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Another Reason to Go With the Whole Grains

We know that fiber is good
We know that fiber is good

We know that fiber is good for us but, as if to keep this fact firmly in our minds, researchers keep discovering additional compelling examples of its benefits. For example, a June 2010 study in the Archives of Internal Medicine from the Harvard Medical School found that if, instead of eating 1/2 cup of cooked white rice every day, we were to eat an equal amount of brown rice instead, this simple substitution would decrease our risk of type 2 diabetes by 16 percent.   

According to the Centers for Disease Prevention and Control (CDC), the incidence of type 2 diabetes increased in the U.S. from 5.6 million in 1980 to 17.4 million cases in 2007, a frightening jump, and one being seen in our children and teens as well.

Barley’s even better

The Harvard study further found that if you replace that half-cup of cooked white rice with 1/2 cup of cooked whole barley (or, if you eat roughly two slices of whole-wheat bread instead of the rice), you’ll be cutting your risk for type 2 diabetes by a whopping 36 percent!

In fact–let’s call a spade a spade here–white rice just isn’t very good for us. The researchers found that the more white rice the study participants ate, the higher their risk of type 2 diabetes climbed. Subjects who ate five servings or more of white rice (1 serving = about 1/2-cup cooked rice) in a given week saw their risk of type 2 diabetes increase by 17 percent compared to those who consumed less than one serving of white rice per month.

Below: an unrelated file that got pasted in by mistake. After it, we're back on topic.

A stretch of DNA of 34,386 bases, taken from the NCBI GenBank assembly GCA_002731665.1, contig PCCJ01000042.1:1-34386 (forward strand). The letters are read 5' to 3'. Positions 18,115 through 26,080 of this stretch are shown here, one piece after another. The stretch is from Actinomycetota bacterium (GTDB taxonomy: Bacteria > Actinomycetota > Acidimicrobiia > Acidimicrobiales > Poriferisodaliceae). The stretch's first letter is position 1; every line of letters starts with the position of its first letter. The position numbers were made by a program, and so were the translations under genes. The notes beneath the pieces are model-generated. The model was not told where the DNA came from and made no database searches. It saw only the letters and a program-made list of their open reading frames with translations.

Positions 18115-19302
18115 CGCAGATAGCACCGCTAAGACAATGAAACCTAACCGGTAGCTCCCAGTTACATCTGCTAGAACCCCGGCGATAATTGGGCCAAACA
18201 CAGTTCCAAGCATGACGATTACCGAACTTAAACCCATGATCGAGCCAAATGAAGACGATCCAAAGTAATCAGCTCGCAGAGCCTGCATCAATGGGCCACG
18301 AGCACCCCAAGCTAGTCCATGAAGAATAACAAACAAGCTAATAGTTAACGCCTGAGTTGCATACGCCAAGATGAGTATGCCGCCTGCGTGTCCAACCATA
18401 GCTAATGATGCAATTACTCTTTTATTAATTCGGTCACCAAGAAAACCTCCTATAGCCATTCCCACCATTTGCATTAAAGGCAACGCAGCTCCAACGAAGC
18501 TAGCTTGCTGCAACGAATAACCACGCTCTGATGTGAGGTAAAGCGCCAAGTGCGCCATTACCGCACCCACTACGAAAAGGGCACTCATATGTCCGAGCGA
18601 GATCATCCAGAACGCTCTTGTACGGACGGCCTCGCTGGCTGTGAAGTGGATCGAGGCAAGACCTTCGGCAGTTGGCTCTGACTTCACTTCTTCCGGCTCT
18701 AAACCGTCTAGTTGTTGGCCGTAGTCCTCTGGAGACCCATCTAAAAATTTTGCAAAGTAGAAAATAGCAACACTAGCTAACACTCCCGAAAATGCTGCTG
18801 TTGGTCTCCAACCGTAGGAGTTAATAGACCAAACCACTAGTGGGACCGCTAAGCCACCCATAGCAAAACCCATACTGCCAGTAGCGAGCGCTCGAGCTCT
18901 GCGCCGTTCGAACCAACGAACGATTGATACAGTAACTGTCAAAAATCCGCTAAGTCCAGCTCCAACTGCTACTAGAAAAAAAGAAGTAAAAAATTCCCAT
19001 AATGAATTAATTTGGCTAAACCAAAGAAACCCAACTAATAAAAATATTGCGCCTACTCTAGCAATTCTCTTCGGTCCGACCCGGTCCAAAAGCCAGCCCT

What’s the deal with white rice?

Well, for starters, it’s refined, which means that the bran (outside) and germ of the brown rice–the parts of the grain containing the vitamins, minerals, and all-important fiber–have been ground away by the milling process. Stripped of this roughage, white rice can’t slow the body’s blood sugar response or the emptying of the stomach–which may raise the risk of  blood-sugar levels getting too high. And when blood sugar levels get elevated, they stimulate the pancreas to produce too much insulin, which over time causes that organ to become sluggish.


  • While this study doesn’t prove that eating brown rice, barley, and whole wheat instead of white rice was solely responsible for lowering the study participants’ risk of type 2 diabetes, it suggests this. And so, it’s one more piece of evidence telling us that we should be limiting our consumption of refined foods like white rice, white bread, and processed cereals–while instead choosing whole grains and 100-percent whole wheat.
  • Avoid products that have “enriched” flour among their ingredients, and try some whole grains–even some of the “ancient” grains like quinoa. Also, look for cereals made from barley.
  • Aim for at least three whole-grain foods per day and get at least 3 grams of fiber per serving.
  • The American Cancer Society recommends 25 to 30 grams of fiber per day; fresh fruits and vegetables will help get you there (think raspberries and strawberries for highest fiber content). Eat at least four to five fresh fruits and vegetables a day to help you get your vitamins and minerals as well as your fiber.
  • Consider fiber to be your weight-loss friend since you can’t absorb the calories in it, and since it helps you feel fuller after meals, for longer. Try some “multigrain lite” English muffins (I see at least two brands of these when I shop here in the U.S.)–they have 8 grams of fiber and 5 grams of protein per serving.
  • Remember to drink enough fluids (water, preferably; limit caffeine and alcohol) so that your urine is clear or nearly so. Fluids help flush fiber out of your system (after it’s done its work) and contribute to your overall health and energy.


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